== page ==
With our online course program, launched in 2017, we have made it our mission to provide IT educators with the best possible free training we can devise. Five years later, here are some of the key statistics on price impact:
- We produced and launched 35 free online courses
- We have created more than 650 instructional lesson videos
- More … than 234,000 learners participated in the courses
- More 19,000 teachers in England participated through the National Computer Education Center
Designed and created in-house, each course is a real team effort that involves careful planning and a number of different steps. Here we take you behind the scenes to show you how we design our courses, introduce you to the people involved and explain how we ensure our courses are of high quality.
But first, here are some quick answers to questions you might have:
Our Free Online Courses — Key Questions Answered
What are the courses?
These are online training courses to help you learn more about computer science and computer science education. The courses are hosted on the FutureLearn website. They’re asynchronous, which means you can take them whenever and wherever you want.
Are the lessons free?
Yes! All of our courses are free when you register for time-limited access, giving you full access to the learning materials for the duration of the course. FutureLearn also offers an “unlimited” paid option, where you receive a certificate for each course you take.
Are the courses right for me?
They are aimed at educators, especially classroom teachers, but they are also useful for anyone who wants to learn more about computing.
How long does a lesson last?
To help you structure your learning, our courses are divided into three or four weeks, but it’s up to you how quickly you go through them. You can take a course in one afternoon or spread out your learning and study 30 minutes a day for three or four weeks. This flexibility makes it easy to fit a course into a busy schedule.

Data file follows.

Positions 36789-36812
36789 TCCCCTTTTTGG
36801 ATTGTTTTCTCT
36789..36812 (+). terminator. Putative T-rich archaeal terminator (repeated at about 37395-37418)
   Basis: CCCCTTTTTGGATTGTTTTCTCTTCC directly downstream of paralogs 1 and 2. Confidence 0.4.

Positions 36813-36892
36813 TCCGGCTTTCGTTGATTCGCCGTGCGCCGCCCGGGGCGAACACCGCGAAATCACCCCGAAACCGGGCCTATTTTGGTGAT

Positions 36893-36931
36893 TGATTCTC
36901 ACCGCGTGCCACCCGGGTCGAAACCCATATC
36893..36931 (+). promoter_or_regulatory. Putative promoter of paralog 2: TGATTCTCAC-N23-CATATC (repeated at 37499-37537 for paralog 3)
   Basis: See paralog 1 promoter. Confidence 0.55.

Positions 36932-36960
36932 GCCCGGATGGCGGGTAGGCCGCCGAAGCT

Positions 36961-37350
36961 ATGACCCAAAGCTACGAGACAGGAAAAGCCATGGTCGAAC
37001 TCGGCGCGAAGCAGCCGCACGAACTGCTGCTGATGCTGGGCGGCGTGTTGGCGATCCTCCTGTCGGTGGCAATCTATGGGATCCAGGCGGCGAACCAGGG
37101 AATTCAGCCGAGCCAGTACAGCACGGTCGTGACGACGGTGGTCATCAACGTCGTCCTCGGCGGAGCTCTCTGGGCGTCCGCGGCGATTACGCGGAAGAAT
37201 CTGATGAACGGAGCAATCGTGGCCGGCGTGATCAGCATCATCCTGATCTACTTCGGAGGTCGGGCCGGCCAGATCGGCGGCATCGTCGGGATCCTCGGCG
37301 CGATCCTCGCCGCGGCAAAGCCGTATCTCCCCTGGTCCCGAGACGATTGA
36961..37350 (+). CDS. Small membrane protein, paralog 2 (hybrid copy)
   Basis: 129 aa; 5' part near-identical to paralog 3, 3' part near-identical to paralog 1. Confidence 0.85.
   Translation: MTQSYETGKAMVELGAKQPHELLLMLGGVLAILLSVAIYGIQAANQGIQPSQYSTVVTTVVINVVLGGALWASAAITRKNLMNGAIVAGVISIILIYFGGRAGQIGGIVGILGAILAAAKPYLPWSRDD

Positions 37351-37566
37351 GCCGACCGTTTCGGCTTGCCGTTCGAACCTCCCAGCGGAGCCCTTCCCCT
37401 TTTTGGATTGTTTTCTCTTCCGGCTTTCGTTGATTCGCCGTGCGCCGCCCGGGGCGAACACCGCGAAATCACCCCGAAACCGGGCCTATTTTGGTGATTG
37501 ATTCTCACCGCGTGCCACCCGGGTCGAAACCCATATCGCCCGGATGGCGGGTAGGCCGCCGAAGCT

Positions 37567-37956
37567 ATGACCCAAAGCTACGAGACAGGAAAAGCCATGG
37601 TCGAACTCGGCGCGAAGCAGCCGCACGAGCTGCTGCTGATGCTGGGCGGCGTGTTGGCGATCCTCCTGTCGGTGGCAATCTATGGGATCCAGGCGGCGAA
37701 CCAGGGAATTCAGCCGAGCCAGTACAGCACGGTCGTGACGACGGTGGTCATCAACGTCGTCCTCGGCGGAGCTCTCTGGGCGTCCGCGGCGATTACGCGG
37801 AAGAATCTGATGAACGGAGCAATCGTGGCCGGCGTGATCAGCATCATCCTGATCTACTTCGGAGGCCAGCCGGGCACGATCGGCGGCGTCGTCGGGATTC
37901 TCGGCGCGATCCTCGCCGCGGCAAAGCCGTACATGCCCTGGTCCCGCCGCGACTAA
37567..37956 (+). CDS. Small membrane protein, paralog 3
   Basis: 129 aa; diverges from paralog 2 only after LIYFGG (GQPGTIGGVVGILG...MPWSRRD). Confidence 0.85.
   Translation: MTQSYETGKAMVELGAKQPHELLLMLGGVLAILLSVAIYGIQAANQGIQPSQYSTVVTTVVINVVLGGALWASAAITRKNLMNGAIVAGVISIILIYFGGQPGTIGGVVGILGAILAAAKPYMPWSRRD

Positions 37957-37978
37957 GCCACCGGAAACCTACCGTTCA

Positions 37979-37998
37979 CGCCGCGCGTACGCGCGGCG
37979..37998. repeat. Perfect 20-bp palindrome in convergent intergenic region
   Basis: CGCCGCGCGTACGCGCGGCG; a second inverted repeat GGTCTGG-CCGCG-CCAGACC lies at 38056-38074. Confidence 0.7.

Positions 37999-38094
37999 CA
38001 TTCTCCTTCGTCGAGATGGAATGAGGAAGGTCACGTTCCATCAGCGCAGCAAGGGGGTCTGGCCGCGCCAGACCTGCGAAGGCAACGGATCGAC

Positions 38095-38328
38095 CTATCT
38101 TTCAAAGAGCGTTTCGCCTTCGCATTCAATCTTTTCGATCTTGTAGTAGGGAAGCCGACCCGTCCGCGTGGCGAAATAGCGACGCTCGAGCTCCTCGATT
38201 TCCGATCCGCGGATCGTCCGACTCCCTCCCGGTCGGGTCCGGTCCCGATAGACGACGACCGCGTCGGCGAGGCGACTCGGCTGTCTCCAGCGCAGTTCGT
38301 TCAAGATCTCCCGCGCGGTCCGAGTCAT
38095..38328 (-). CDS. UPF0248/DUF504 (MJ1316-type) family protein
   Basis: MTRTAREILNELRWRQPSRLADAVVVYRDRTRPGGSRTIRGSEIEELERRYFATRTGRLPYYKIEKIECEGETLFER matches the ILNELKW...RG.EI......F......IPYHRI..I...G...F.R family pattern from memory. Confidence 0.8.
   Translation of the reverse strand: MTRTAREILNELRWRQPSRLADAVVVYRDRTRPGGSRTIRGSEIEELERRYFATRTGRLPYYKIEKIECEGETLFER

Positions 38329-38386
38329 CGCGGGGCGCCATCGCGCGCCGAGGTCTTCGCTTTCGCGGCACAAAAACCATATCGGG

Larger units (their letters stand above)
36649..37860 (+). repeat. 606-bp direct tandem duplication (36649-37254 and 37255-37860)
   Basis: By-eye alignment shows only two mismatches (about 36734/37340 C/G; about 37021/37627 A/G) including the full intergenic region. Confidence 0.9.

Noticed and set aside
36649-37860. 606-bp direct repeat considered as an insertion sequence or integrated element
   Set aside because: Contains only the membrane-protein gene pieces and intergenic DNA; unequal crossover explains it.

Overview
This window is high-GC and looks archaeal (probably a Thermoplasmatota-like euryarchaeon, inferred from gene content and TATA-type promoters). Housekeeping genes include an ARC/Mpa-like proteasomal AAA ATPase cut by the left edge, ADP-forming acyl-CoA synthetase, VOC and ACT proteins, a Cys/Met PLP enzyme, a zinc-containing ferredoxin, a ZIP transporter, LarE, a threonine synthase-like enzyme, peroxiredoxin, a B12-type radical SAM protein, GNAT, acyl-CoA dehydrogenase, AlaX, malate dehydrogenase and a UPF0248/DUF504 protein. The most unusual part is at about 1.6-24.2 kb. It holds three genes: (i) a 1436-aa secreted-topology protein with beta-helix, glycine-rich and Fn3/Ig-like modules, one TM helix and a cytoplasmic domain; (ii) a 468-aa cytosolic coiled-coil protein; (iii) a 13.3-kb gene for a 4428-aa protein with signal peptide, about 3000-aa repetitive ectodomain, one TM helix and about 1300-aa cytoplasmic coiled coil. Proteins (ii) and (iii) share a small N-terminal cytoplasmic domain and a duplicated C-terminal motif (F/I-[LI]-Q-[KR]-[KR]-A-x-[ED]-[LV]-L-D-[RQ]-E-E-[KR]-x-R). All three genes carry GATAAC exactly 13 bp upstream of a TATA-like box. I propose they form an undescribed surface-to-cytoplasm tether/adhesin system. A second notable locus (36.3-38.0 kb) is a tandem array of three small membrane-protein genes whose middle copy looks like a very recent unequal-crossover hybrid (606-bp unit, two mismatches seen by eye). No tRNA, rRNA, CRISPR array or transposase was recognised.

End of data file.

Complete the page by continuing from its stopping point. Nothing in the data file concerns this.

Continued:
How to access the courses?
What goes into creating an engaging online course?
Creating our online courses is a team effort involving writers, videographers, illustrators, animators, copy editors, presenters, and subject matter experts working together over months of production. The entire process is guided by our online course producers, Martin O’Hanlon, Ross Exton and Michael Conterio, who know a thing or two about creating high-quality learning experiences. We talked to them about what it takes to create an engaging course.
Hi guys. You have created courses on a wide range of IT topics. How do you decide on the direction of your next course?
Martin: We are guided by the needs of teachers. “What do teachers tell us they want to learn? Or what are the program gaps where our learners need additional support? »
For example, our Introduction to machine learning and AI The course was introduced following feedback from teachers that, although the topic was not necessarily on the curriculum, they felt under-prepared to answer student questions or provide context when teaching other subjects.
How do you then proceed to plan it and transform this plan into a real course structure?